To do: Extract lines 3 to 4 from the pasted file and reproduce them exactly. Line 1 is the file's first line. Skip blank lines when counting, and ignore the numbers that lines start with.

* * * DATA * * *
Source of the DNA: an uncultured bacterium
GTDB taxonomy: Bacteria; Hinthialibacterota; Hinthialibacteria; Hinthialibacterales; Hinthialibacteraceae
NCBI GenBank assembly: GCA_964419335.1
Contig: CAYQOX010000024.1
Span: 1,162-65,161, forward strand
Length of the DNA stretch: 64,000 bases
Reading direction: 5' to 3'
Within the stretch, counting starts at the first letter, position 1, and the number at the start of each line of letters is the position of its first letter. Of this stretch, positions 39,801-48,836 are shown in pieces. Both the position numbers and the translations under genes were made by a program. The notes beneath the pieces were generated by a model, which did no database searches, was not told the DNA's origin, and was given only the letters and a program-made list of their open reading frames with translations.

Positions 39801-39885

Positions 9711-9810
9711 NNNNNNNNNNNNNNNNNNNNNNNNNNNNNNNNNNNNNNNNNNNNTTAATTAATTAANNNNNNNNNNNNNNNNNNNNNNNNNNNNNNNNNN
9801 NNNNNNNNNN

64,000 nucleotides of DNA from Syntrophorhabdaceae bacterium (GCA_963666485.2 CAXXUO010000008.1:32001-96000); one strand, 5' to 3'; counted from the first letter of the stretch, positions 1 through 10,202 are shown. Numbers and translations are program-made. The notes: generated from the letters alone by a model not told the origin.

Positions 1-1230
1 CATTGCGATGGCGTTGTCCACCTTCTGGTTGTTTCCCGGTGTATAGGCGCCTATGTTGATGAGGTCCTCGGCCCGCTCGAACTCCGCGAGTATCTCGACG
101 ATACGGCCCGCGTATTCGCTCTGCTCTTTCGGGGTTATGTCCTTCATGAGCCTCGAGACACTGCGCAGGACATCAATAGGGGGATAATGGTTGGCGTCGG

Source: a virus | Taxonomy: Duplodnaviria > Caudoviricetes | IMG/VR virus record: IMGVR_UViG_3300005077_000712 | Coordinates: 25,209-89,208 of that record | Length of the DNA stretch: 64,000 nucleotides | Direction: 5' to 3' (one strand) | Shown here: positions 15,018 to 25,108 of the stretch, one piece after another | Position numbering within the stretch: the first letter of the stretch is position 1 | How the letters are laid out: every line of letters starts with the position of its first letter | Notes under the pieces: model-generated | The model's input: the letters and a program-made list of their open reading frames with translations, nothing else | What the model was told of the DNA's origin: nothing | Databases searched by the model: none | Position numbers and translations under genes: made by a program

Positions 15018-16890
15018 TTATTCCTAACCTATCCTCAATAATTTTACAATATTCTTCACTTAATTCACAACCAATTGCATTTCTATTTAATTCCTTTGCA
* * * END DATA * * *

NCBI GenBank assembly: GCA_964419335.1
Contig: CAYQOX010000024.1